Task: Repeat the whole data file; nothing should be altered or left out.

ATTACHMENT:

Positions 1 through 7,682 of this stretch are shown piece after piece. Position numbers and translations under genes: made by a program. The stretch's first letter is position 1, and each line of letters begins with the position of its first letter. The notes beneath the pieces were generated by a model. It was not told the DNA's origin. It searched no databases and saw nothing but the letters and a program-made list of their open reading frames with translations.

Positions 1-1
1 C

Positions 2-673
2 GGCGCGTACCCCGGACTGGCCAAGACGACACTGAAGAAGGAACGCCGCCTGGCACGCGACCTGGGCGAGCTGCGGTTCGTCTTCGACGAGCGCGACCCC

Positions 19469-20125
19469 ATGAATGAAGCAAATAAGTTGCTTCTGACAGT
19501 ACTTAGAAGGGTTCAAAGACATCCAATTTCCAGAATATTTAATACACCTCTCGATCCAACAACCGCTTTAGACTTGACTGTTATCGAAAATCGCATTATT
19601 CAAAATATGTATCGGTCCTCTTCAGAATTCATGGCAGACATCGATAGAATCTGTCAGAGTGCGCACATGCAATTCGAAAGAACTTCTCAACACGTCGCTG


Positions 1 through 7,682 of this stretch are shown piece after piece. Position numbers and translations under genes: made by a program. The stretch's first letter is position 1, and each line of letters begins with the position of its first letter. The notes beneath the pieces were generated by a model. It was not told the DNA's origin. It searched no databases and saw nothing but the letters and a program-made list of their open reading frames with translations.

Positions 1-1
1 C

Positions 2-673
2 GGCGCGTACCCCGGACTGGCCAAGACGACACTGAAGAAGGAACGCCGCCTGGCACGCGACCTGGGCGAGCTGCGGTTCGTCTTCGACGAGCGCGACCCC

Positions 19469-20125
19469 ATGAATGAAGCAAATAAGTTGCTTCTGACAGT
19501 ACTTAGAAGGGTTCAAAGACATCCAATTTCCAGAATATTTAATACACCTCTCGATCCAACAACCGCTTTAGACTTGACTGTTATCGAAAATCGCATTATT
19601 CAAAATATGTATCGGTCCTCTTCAGAATTCATGGCAGACATCGATAGAATCTGTCAGAGTGCGCACATGCAATTCGAAAGAACTTCTCAACACGTCGCTG